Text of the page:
- Union.ai, a Bellevue, Wash.-based A.I., data, and analytics simplification platform, raised $19.1 million in Series A funding from NEA and Nava Ventures.

- Stacklok, a London- and Seattle-based software supply chain security provider, raised $17.5 million in Series A funding from Madrona and Accel.

- Laguna Health, a New York-based contextual care management platform, raised $15 million in Series A funding co-led by SemperVirens and HC9 Ventures.

- SWAPP, a Houston- and Tel Aviv-based automation software provider for architectural construction documents, raised $11.5 million in Series A funding. Eurazeo led the round and was joined by Entrée Capital, Activum SG Ventures, and XTX Ventures

- Neura Health, a New York-based virtual neurology clinic, raised $8 million in seed funding. Koch Disruptive Technologies and Norwest Venture Partners led the round and were joined by Pear VC, Next Play Ventures, Correlation Ventures, and Plug and Play Ventures

- Visual Layer, a Tel Aviv-based visual data management platform, raised $7 million in seed funding co-led by Madrona and Insight Partners.

- Azteco, a Santa Monica, Calif.-based voucher provider for small amounts of Bitcoin for everyday use, raised $6 million in seed funding. Jack Dorsey led the round and was joined by Lightning Ventures, Hivemind Ventures, Ride Wave Ventures, Aleka Capital, Visary Capital, Gaingels, and others. 

- Entro, a Boston- and Tel Aviv-based cybersecurity startup, raised $6 million in seed funding co-led by StageOne Ventures and Hyperwise Ventures.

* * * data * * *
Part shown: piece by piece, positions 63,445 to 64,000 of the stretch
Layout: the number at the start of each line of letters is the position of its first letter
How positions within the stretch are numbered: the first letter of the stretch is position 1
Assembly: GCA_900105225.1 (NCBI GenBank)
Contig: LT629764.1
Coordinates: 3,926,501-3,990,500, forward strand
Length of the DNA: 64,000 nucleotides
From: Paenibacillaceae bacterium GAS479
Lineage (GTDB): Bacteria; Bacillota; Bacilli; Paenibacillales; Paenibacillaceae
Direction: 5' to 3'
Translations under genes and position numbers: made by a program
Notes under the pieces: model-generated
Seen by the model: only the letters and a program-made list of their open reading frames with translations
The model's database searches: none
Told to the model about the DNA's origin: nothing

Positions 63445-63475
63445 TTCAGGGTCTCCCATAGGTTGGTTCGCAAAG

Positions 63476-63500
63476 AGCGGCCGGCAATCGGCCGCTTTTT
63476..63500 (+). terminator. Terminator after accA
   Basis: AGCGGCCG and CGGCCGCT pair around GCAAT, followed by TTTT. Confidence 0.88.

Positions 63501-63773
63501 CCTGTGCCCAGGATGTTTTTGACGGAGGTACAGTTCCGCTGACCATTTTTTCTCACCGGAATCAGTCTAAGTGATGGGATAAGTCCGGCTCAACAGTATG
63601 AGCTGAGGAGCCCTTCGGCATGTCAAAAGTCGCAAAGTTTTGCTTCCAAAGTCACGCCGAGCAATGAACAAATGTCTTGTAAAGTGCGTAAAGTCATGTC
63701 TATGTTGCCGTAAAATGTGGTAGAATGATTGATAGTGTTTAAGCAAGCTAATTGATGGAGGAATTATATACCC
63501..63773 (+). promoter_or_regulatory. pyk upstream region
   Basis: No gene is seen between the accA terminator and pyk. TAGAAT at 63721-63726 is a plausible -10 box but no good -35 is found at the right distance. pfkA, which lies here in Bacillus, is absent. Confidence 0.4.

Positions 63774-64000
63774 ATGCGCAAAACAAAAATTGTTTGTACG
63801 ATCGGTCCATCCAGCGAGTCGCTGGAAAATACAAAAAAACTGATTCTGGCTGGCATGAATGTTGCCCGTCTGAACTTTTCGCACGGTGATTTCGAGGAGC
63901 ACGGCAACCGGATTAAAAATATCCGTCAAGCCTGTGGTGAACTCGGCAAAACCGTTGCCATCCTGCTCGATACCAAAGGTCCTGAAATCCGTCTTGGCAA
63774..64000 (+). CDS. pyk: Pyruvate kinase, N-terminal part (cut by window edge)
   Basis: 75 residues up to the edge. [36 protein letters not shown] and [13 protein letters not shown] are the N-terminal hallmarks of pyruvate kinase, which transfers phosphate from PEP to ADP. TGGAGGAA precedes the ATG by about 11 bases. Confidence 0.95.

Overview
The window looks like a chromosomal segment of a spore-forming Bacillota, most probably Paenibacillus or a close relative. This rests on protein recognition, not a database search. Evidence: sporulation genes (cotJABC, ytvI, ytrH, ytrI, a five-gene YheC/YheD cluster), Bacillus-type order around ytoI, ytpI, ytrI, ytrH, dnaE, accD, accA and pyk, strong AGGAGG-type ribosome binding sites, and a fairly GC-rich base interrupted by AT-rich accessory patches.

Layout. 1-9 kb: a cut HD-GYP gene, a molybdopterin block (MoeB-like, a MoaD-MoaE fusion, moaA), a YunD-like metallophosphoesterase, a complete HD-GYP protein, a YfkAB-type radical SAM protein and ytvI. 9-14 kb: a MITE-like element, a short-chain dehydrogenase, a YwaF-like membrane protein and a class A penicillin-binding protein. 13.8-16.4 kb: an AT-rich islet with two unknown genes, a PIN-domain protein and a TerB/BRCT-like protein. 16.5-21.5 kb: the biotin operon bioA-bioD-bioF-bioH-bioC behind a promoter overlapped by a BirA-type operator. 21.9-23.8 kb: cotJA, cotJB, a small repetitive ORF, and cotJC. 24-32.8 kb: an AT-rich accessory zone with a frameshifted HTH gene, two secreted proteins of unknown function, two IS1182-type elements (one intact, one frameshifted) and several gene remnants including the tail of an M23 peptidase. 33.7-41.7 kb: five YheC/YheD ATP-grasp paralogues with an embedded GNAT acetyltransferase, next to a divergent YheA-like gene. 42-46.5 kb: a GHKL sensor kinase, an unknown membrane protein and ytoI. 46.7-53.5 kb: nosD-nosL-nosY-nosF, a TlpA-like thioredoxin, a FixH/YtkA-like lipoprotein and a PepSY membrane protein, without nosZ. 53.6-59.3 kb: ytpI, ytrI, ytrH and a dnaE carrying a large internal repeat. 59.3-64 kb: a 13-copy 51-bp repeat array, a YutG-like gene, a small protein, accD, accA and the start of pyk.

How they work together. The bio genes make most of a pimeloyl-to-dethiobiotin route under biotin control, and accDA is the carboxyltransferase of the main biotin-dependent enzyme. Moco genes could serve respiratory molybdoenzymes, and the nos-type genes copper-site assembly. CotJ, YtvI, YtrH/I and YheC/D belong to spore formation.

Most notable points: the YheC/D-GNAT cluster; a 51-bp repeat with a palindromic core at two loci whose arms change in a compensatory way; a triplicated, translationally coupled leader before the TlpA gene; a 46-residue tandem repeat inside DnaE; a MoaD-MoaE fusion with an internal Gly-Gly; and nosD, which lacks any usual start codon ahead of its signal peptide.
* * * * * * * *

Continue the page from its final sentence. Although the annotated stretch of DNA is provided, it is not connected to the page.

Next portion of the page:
- Bloom Finance, a Toronto-based home equity access company, raised CAD $7 million ($5.21 million) in Series A funding led by SixThirty Ventures.

- StepChange, a Bangalore, India-based corporate sustainability platform, raised $4.15 million in seed funding. BEENEXT and Global Founders Capital co-led the round and were joined by Genesia Ventures, Whiteboard Capital, Saison Capital, Seedstars, Antler, and Speciale Invest.

- Tangible, a San Francisco-based carbon reduction platform for the construction industry, raised $3 million in seed funding. Foundamental led the round and was joined by Fifty Years, Redstone Built World Fund, Pi Labs, Asymmetric, and Deco Ventures

- PRE, a Toronto-based e-commerce shopping simulation platform, raised $1 million in seed funding led by Roya Ventures.  


- iNovex, a Columbia, Md.-based software development solutions provider, agreed to a merger with Innoplex, a Columbia, Md-based software engineering, cybersecurity, and SIGINT business. iNovex is a portfolio company of Enlightenment Capital. Financial terms were not disclosed.

- ReliaQuest acquired the agent assets, software, and engineering team of Eclectic IQ, an Amsterdam-based threat intelligence provider. Financial terms were not disclosed. 

- XTEND acquired Performance Rotors, a Singapore-based drone inspection company. Financial terms were not disclosed.


- LRVHealth, a Boston-based venture capital firm, raised $200 million for its fifth fund focused on the health care industry.

- Seedcamp, a London-based venture capital firm, raised $180 million for its sixth fund focused on early-stage European startups.

- Elkstone Partners, a Dublin-based investment firm, raised €100 million ($108.43 million) for a fund focused on investing in early-stage Irish companies.


- Galvanize Climate Solutions, a San Francisco-based investment firm, hired Allison Fremed as portfolio manager and COO. Formerly, she was with Goldman Sachs.

- Great Hill Partners, a Boston-based private equity firm, hired Mats Heimes and Chris Wilson as vice presidents. Formerly. Heimes was with Summit Partners and Wilson was with Financial Technology Partners.

- Kain Capital, a New York-based private equity firm, hired Idan Eidlman as vice president. Formerly, he was with The Phoenix Insurance Company.